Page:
This talk intends to introduce the present and future of the D development stack: Everything from build tools to configuration management all the way up to project management. The past and present of DSSS and of DSource will be explained by their respective creators, and their integrated future will be revealed. This will outline the reasons why D-specific tools and services exist, what D-specific tools like rebuild, build (bud) and DSSS can do to make D development easier, and what can be expected from both in the future.
Whether you're hosting at SourceForge, your own site or DSource, and whether you're using a D-specific tool or still using C-tailored tools like make, this talk should be informative.
The innovative metaprogramming features in D give library writers the possibility of generating highly optimised code on-demand, with a quality that was previously only available to a compiler back-end. In this presentation, the key techniques will be discussed, and illustrated using the BLADE library, which performs basic linear algebra operations with a performance equivalent to hand-crafted assembly code.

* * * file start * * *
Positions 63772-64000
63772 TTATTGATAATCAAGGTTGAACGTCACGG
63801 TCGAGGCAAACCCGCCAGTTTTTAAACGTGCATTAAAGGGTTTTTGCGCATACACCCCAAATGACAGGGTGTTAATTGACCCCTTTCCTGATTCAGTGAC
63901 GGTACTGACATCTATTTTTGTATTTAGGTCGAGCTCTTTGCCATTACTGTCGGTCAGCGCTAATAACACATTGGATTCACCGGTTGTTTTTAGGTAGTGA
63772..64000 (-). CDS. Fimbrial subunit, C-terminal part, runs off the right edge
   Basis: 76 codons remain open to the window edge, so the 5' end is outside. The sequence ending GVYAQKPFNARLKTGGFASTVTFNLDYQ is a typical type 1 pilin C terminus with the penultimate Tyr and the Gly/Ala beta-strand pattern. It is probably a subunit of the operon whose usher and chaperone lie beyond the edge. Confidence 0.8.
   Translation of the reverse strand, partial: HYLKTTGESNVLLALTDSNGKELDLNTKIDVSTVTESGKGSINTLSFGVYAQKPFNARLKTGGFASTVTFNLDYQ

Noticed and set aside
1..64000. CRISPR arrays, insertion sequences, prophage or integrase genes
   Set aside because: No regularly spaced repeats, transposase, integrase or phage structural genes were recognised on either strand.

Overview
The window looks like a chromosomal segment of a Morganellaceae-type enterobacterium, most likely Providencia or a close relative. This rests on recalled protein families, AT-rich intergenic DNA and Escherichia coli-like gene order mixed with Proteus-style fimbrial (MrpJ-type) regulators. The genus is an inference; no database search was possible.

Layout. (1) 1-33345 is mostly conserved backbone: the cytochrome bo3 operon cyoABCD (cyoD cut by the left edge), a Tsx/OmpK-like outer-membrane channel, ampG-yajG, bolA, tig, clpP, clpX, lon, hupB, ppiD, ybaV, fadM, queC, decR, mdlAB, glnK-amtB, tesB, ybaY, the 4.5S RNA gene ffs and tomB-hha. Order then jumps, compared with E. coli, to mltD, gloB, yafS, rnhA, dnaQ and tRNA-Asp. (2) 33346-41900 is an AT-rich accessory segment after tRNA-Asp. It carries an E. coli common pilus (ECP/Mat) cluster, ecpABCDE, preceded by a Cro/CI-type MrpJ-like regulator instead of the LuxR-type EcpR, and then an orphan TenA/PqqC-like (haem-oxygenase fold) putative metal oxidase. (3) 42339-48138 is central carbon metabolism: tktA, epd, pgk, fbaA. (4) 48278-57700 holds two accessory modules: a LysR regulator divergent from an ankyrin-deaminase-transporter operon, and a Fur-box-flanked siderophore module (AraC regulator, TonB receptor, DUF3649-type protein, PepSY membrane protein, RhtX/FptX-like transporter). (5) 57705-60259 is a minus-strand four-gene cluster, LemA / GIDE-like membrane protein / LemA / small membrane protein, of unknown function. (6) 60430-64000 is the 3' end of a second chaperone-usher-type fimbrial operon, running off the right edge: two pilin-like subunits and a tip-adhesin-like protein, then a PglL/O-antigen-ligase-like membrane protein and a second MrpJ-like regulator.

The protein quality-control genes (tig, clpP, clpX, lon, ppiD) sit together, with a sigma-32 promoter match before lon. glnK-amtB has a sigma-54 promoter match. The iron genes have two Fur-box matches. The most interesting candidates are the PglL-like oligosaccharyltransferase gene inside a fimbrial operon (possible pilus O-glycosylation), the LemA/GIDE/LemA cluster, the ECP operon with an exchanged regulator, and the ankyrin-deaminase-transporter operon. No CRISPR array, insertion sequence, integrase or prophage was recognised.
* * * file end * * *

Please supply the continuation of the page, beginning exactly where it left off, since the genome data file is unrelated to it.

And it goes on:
This talk will attempt to explain the reasoning behind the idea that the runtime is actually three separate libraries, how they interact, and some of the relatively unique features that have been produced as the result of such a design. The underlying theme being that the runtime should not be a black box, and explicitly defining certain aspects of its behavior actually makes for more powerful user code.
This will be a talk covering a number of topics involving template compile time techniques. It will begin with a quick intro to what these techniques are. Then it will progress to a more in depth look at some compile time abstractions and a few novel compile time processing structures. Lastly it will take a look at why, when and when not to use compile time techniques.